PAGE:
The reason for my bringing this up is that some time ago, I was told by a friend that the Spanish people regarded Queen Ena as having been born a BRITISH PRINCESS because her mother was one -- Spain being known to honor a person's maternal heritage -- all the while understanding that this was different from being a PRINCESS OF THE UNITED KINGDOM.
The latter, of course, was a legal (as opposed to adjectival) term: like all royal houses, Great Britain was entitled to set its own rules on titles and dynastic membership. As it was, Ena certainly did not meet the requirements to qualify as a princess of the UK, since she was not a daughter or granddaughter through son of a monarch -- like, say, her Edinburgh and Connaught cousins.
Still, if one is a Spaniard viewing the matter outside the box of legality (perhaps viewing the matter informally, influenced by Spanish cultural traditions), Ena could still be thought of -- at least in a loose sense -- a British royal. After all, she was born on the soil to a princess mother who had succession rights (and whose marriage was dynastically approved by the queen), she resided in the UK until marriage, she lived in the palace with her grandmother, she had a place in the royal court and took part in functions.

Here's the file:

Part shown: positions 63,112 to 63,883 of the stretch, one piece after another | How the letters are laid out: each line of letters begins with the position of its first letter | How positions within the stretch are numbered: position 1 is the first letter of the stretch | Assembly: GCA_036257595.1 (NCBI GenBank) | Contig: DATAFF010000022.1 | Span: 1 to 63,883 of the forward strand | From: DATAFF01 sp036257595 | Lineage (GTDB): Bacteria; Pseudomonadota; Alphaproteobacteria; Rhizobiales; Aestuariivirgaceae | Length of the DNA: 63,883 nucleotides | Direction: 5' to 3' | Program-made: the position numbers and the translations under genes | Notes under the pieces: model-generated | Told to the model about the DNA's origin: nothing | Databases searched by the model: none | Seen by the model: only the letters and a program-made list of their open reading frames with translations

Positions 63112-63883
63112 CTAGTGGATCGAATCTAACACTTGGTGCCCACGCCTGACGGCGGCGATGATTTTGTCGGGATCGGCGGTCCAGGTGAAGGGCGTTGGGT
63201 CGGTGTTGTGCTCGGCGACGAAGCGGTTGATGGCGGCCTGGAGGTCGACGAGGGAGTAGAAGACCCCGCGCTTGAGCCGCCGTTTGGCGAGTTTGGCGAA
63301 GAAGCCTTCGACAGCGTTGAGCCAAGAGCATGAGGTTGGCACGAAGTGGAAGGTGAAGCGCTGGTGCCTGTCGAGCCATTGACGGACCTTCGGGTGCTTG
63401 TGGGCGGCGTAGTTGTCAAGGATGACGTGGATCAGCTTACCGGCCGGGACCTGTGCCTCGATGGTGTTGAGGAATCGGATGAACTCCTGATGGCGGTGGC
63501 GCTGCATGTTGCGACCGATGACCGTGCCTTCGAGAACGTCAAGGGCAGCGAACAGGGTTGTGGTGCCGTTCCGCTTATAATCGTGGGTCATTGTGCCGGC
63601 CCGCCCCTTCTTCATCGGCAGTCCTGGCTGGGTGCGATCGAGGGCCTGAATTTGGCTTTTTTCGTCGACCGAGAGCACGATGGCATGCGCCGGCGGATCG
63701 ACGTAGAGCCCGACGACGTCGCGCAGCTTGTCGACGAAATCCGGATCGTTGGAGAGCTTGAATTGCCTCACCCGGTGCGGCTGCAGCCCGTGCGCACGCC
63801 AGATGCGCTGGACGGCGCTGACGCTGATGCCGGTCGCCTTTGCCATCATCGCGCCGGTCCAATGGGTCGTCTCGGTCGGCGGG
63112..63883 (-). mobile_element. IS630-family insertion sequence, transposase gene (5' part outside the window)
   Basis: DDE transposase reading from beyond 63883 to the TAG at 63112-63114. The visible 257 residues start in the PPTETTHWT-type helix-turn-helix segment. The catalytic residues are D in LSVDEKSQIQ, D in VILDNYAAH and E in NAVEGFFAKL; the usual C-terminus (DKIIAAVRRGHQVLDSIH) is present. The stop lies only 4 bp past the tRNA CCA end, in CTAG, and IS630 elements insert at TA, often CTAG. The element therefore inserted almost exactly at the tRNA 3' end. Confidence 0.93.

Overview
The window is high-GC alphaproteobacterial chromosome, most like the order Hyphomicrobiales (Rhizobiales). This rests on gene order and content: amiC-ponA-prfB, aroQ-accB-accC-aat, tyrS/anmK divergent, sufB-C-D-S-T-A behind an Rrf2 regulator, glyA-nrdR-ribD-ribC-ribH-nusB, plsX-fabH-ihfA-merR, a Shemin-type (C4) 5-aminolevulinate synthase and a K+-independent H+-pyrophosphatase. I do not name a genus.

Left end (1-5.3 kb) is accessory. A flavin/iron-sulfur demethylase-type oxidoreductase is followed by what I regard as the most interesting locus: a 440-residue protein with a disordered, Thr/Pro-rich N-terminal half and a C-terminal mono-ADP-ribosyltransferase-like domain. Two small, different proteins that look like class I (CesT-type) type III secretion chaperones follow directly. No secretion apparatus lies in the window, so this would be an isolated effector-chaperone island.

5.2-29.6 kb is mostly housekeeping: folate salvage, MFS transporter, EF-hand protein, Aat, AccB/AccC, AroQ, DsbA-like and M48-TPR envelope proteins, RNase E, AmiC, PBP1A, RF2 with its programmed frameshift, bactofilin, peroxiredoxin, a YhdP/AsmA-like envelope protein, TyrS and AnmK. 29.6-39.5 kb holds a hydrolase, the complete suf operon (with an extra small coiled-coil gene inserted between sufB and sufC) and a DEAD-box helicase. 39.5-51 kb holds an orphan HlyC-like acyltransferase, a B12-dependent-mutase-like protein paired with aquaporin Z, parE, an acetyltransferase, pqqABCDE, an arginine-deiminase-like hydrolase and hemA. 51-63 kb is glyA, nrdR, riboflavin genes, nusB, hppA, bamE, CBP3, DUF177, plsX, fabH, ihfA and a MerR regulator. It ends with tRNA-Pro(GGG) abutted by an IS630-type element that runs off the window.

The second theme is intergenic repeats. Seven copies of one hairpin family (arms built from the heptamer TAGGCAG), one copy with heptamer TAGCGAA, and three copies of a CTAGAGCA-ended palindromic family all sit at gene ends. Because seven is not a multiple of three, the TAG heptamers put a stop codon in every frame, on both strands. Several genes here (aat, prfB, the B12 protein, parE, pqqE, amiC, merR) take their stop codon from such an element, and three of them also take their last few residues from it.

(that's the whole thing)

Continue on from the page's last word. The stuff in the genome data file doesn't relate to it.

That was why I got to wondering if the same logic applied to the Sicilian and Bavarian princes who married the daughters of King Alfonso XII. After all, it's the Spanish system one is applying, when characterizing Ena as being INFOMRALLY a "British princess" who was not formally a princess of the UK.
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